And, generally speaking, freight railroads are reticent about hosting a passenger service on their routes: There isn't much in it for them.
Moore told VBM that his company had had preliminary talks with the NECR and its parent company, Connecticut-based Genesee & Wyoming, about access to their tracks, but that substantive negotiations had not taken place.
Conversations with VRS appear to have advanced further, but it's the NECR tracks that are the more immediate focus, since AllEarth is interested in running its initial service on the NECR, between St Albans and Essex, by way of demonstrating what a more comprehensive regional system could offer Vermont.
In addition to track access, there's the question of who would operate the trains.
"We're not a railroad as such," Moore said. "We're just a holding company that owns 12 Budd cars. Legally we can't run them. We would put that out to bid ... with companies like Herzog, Amtrak, the [freight operators] themselves."
Herzog is one of several private companies that operate commuter-rail systems in the United States and abroad.
The freight companies, NECR and VRS, could serve as contractual operators of the service as "part of a package," he noted. With Genesee & Wyoming, that idea had as yet received "no real positive response" – although, he noted, another subsidiary of the global company both owns the tracks for and operates a commuter line in the Portland, OR, suburbs.
But in VRS's case, he said, an operating contract "is something that they would definitely entertain and look at. They're really good at thinking outside the box."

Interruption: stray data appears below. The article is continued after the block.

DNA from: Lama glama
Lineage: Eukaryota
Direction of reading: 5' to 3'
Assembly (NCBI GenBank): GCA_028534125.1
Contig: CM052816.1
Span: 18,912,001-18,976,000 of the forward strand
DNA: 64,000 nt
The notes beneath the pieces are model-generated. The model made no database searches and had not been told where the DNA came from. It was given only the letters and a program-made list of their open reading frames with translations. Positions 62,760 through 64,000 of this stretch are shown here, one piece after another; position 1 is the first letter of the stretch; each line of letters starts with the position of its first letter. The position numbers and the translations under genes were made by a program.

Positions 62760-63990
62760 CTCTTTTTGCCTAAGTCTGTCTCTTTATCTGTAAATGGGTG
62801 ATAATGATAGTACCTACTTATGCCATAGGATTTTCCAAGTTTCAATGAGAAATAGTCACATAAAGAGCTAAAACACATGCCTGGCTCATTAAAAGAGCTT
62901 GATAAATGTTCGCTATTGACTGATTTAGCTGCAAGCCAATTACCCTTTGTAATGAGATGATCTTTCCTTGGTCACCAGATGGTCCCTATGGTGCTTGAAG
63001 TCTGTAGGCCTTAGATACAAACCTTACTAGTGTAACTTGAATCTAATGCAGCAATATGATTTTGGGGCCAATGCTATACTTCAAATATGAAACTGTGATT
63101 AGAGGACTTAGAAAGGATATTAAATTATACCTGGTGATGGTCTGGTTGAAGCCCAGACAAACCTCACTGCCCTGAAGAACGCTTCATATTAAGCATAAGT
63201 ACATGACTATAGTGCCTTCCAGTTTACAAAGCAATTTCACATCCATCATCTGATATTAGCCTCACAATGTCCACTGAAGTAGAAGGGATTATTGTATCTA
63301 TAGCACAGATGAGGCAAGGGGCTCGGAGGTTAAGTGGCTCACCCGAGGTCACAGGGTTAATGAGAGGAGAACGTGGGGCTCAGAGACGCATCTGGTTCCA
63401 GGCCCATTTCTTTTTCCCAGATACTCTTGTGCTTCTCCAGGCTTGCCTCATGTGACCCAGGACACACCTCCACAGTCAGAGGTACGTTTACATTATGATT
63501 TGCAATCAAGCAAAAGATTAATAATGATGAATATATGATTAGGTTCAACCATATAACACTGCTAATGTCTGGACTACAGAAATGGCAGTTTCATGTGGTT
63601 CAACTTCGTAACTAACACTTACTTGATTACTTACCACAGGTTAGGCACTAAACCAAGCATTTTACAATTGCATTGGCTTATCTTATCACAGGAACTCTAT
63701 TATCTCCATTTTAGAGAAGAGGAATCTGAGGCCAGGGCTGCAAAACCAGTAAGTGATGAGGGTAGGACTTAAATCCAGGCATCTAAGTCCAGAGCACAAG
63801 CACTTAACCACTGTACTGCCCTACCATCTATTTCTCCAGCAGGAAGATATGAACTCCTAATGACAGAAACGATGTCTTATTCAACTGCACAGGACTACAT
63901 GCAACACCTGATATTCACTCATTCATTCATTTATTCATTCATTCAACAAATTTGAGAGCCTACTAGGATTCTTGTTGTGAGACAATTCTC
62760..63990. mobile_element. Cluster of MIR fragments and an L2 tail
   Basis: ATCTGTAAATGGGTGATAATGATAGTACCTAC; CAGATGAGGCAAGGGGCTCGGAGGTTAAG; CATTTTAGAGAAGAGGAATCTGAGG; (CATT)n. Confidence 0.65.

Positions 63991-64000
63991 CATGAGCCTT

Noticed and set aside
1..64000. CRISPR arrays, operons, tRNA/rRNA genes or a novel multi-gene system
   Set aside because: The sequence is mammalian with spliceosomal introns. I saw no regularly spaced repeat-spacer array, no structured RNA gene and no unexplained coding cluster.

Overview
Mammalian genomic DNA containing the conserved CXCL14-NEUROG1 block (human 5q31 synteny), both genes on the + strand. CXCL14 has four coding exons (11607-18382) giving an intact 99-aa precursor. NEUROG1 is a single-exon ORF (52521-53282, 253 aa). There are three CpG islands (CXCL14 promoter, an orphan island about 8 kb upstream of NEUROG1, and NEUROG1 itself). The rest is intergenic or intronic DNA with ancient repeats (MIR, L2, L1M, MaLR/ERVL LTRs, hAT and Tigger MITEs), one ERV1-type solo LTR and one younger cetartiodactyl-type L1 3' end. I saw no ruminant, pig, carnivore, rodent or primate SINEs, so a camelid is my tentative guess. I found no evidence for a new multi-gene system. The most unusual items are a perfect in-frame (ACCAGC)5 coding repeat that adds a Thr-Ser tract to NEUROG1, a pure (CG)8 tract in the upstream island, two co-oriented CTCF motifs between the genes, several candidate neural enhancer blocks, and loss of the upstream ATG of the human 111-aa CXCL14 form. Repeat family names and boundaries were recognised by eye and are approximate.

In that case, however, VRS would need rights to operate the trains on the NECR tracks. "That's going to be a tough nut to crack," Moore said.
The initial service would probably extend from St Albans to the GlobalFoundries plant in Essex Junction.
"I'm really focusing and pushing that," Moore said. He mentioned recent meetings with St Albans mayor Tim Smith and city manager Dominic Cloud, and noted a statement attributed to Smith – which VBM could not confirm – that 10,000 people head south on I-89 from its main St Albans interchange every day.
The Budd cars are pulled into downtown Montpelier in August 2017. They will be pulled in again Wednesday, despite having self-propelled engines, because of VRS requirements. VBM photo.
Whatever that traffic volume, Cloud said that, "To us [the AllEarth Rail idea] seems like a no-brainer, to continue to strengthen northwestern Vermont and greater Chittenden County as an employment base. The potential is almost self-evident."
With even a small sliver of the traffic from St Albans, "We could have a couple of cars filled going south to IBM," Moore said, referring to the GlobalFoundries plant's former owner.
He said he hadn't met with GlobalFoundries representatives any time recently, but that "there are other people who have met with them, and they are very interested."
VBM could not reach a GlobalFoundries representative for comment by press time.
A shuttle between St Albans and the Essex Junction plant might demonstrate the worth of a more extensive service, but the full system would still require stops in locations such as Milton, Richmond, downtown Montpelier, Vergennes, and, of course, Burlington.
Many of those places have no train stations and building even a simple platform can cost several hundred thousand dollars.
Then there's the so-called Burlington Branch, the 7.8 miles of little-used track that NECR owns between Essex Junction and downtown Burlington.
The state's 2015 rail plan found that $4 million would be needed to upgrade that track to better freight-rail standards, which were assumed to be suited for passenger service as well. The state's 2017 commuter rail study upped that cost projection to $19.5 million. That would allow passenger trains on the trackage to operate at 79 mph, a standard speed limit for Amtrak's long-distance trains.